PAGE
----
In an age of so many genres and subgenres, it's refreshing to come across a disc that defies categorization. So it goes with "Horses," a collection of seven instrumental pieces by Robert Stillman.
In an age of so many genres and subgenres, it's refreshing to come across a disc that defies categorization. So it goes with "Horses," a collection of seven instrumental pieces by Robert Stillman, who plays saxophone, piano and drums along with a group of up to five backing musicians.
Stillman's first effort as a leader -- he was previously a member of the band Kalifactors -- has a vintage sound, rich with clarinet, sax, Fender Rhodes and drum patterns that eschew embellishment in favor of steady, unbroken timekeeping. The album unfolds slowly; it's elegant, graceful music that's in no rush to get anywhere in a hurry, which turns simple things like the spreading wash of a riveted cymbal into a major event.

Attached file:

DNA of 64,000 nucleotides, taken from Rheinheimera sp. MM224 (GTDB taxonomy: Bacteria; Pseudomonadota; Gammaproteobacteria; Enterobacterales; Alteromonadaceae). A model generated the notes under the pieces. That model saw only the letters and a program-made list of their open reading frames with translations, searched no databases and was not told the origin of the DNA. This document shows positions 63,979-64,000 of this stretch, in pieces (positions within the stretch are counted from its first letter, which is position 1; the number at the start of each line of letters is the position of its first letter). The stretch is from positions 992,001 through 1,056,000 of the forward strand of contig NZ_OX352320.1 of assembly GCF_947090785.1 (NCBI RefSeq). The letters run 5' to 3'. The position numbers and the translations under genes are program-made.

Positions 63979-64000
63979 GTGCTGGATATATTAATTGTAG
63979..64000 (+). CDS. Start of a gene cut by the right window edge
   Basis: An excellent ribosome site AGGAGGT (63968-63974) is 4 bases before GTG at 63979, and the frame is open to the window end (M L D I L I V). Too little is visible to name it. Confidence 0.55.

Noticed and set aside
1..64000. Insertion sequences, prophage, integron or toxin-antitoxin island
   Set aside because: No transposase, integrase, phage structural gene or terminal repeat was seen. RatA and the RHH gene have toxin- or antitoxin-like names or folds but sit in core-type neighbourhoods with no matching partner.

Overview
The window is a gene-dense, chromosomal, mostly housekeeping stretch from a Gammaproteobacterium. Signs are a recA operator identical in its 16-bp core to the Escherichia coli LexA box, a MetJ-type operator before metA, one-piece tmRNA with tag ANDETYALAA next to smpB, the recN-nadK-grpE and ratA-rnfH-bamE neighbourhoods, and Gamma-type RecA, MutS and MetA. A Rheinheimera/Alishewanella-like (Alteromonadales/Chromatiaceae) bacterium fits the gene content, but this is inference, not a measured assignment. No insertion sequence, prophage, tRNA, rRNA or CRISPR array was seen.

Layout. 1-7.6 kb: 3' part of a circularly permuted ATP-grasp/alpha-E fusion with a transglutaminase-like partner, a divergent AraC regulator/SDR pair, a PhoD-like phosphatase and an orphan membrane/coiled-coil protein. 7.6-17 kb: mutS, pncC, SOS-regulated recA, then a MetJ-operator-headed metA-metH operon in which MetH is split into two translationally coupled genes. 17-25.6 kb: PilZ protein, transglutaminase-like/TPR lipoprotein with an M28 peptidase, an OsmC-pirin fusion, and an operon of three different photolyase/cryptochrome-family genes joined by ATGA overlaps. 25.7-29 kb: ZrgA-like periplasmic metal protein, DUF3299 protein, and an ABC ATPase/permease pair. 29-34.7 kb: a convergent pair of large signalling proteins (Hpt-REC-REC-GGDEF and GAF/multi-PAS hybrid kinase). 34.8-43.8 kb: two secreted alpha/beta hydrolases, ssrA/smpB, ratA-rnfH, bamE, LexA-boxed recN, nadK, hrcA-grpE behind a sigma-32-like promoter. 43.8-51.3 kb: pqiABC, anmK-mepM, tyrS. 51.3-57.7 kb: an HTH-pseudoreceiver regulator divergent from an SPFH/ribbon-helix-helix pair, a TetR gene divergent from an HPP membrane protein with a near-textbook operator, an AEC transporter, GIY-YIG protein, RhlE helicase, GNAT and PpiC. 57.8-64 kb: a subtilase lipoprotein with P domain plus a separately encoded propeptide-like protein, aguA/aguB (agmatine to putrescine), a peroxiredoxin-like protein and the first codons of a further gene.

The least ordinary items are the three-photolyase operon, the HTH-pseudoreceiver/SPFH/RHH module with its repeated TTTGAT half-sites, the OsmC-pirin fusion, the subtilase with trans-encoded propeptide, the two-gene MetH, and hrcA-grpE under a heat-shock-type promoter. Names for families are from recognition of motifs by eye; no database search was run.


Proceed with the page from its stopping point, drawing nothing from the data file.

There are certainly jazzy moments and hints of swing on "Horses," but this isn't strictly jazz per se. In fact, the album's Americana quality and sitting-by-the-campfire vibe seem as influenced by Aaron Copland as by a jazzer like Stan Getz, who is recalled by Stillman's breathy sax tone. And the spirit of improvisation, though present, is tightly controlled. Stillman simply has too many melodic and harmonic ideas to get across. - Michael Parillo